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  • It isn’t usual for the East Hampton Town Planning Board to actually welcome an application for site plan review of commercial construction, but that was the reaction on June 11 when a proposal for a two-story building in the downtown area of Montauk came up. Two other site plan applications also were on the agenda, and in those cases the board called for more narrative.

  • Two Brooklyn siblings who had spent Sunday night in Montauk with a group of friends spent Monday morning in East Hampton Town Justice Court, where they were arraigned on charges of driving while intoxicated.

  • An East Hampton man was charged with felony burglary on Friday afternoon. East Hampton Town police said Dustin G. Miller, 25, had entered a garage at 91 Whooping Hollow Road in East Hampton on May 18 and removed items without the owner’s permission.

  • A 6-year-old girl died on Sunday morning after being struck by a car on Blank Lane in Water Mill. The child, Tess Burstein, was declared dead at Stony Brook University Hospital, where she had been rushed by ambulance after first being taken to Southampton Hospital.

    According to Southampton Detective Sgt. Lisa Costa, Tess’s condition was initially thought to have stabilized, but she regressed. The detective would not specify the nature of her injuries other than to describe them as “trauma.”

  • Bay Street Theater announced a series of new programs and changes last week. Some might appear cosmetic — a new name (Bay Street Theater and Sag Harbor Center for the Arts), a new mission statement, and a newly designed logo — but all are in line with two objectives: to make the theater a more inclusive place, while at the same time raising money for the nonprofit organization.

  • A hearing in State Supreme Court in Riverhead this week may have been the beginning of the end of an ongoing battle between East Hampton Town and the owners of Cyril’s Fish House, the popular eatery and bar on Napeague, but the case is not over yet. The town is seeking a preliminary injunction to prevent the owners, Michael Dioguardi and Cyril Fitzsimons, from operating a business in any other form than existed in 1984, when it was a small roadside cafe. They, in turn, have brought suit against the town for what they say is malicious prosecution and abuse of process.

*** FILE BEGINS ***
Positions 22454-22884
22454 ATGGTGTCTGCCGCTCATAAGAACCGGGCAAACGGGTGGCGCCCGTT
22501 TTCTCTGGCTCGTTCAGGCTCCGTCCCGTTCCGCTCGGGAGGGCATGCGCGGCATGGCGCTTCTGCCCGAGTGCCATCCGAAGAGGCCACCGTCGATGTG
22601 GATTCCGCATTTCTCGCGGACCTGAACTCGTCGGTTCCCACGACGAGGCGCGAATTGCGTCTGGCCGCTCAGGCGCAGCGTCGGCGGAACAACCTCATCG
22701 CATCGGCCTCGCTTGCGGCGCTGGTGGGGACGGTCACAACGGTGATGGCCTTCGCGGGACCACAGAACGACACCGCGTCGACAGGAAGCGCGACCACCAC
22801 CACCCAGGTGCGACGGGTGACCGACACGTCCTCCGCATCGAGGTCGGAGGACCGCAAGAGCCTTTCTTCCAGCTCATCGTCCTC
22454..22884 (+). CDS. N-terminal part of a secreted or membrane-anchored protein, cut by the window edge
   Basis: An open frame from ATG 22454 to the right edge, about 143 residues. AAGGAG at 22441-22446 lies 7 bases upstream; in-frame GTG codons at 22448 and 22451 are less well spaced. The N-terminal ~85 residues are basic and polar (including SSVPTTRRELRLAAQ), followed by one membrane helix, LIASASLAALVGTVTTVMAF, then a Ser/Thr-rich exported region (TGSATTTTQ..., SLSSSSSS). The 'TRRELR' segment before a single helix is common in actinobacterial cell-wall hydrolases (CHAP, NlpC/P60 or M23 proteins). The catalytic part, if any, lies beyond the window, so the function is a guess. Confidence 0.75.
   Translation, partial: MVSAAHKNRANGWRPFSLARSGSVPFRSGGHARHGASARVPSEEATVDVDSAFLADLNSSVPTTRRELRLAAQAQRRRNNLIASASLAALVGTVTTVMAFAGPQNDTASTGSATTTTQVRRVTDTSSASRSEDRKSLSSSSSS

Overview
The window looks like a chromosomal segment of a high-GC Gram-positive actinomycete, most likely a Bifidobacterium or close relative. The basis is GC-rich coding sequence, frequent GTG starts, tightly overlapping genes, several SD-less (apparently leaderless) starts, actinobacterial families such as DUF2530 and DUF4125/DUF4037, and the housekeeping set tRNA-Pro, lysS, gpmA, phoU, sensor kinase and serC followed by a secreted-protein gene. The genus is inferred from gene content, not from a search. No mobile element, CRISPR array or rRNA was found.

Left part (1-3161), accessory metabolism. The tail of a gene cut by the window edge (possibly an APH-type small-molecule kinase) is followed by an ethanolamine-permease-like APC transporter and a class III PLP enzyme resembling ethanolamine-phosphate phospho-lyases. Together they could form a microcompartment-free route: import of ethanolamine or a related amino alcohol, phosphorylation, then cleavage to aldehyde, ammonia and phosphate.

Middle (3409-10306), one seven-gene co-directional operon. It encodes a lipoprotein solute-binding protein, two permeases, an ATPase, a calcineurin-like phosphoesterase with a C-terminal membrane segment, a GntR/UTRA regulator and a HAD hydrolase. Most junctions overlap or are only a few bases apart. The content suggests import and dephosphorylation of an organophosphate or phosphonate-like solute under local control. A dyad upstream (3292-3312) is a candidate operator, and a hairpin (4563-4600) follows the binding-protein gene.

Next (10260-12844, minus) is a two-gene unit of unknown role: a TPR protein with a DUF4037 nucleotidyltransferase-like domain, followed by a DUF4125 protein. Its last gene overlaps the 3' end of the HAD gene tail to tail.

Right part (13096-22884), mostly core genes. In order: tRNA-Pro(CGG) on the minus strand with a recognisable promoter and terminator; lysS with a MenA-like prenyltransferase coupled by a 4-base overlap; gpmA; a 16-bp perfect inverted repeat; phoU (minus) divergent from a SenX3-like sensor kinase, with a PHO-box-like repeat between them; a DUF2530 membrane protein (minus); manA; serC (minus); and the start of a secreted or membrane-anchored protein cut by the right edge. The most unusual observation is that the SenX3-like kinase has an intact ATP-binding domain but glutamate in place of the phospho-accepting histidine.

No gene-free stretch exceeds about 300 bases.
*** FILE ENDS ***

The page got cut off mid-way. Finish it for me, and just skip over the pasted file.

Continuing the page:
• A Northport nanny is facing felony drunken-driving charges following her arrest on the afternoon of June 3. Town police said Inese Stankiewicz, 55, was backing up a 2014 Ford in the public parking lot east of South Edgemere Street in Montauk shortly after 1 p.m. when she hit a parked car, then drove away. Witnesses described the Ford, which was pulled over a few minutes later on Second House Road.

  • A Coast Guard search for a boat in distress ended with the season’s first boating-while-intoxicated arrest.

    According to Petty Officer Corey Carlucci, who was involved in the rescue mission, the Coast Guard station on Star Island, Montauk, was notified by the East Hampton Town Police Department of a call reporting a 20-foot boat adrift in Napeague Bay. The pilot was reported to be slumped over the wheel, apparently unconscious.

  • The captain of a Montauk fishing vessel pleaded guilty last month to a single misdemeanor charge of illegally harvesting striped bass worth over $250. Christopher L. Miller, 44, the captain of Sea Spearit, which docks at the West Lake Marina, had been indicted by a grand jury on April 2 and was facing multiple charges, including a felony for harvesting over $1,000 worth of the protected fish. After pleading guilty to the single charge on May 22 before Acting Supreme Court Justice Fernando M. Camacho, in Central Islip, the additional charges were dismissed. Mr.

  • The owner of an 11.8-acre parcel at 8 Five Rod Highway in Wainscott received final approval to build two houses on it from the East Hampton Town Zoning Board of Appeals at June 3 meeting at Town Hall. Two houses on a single lot are prohibited under the zoning code, but an exception was made in this case because the lot was itself created in the subdivision of a 19-acre parcel approved by the town planning board in 1983.

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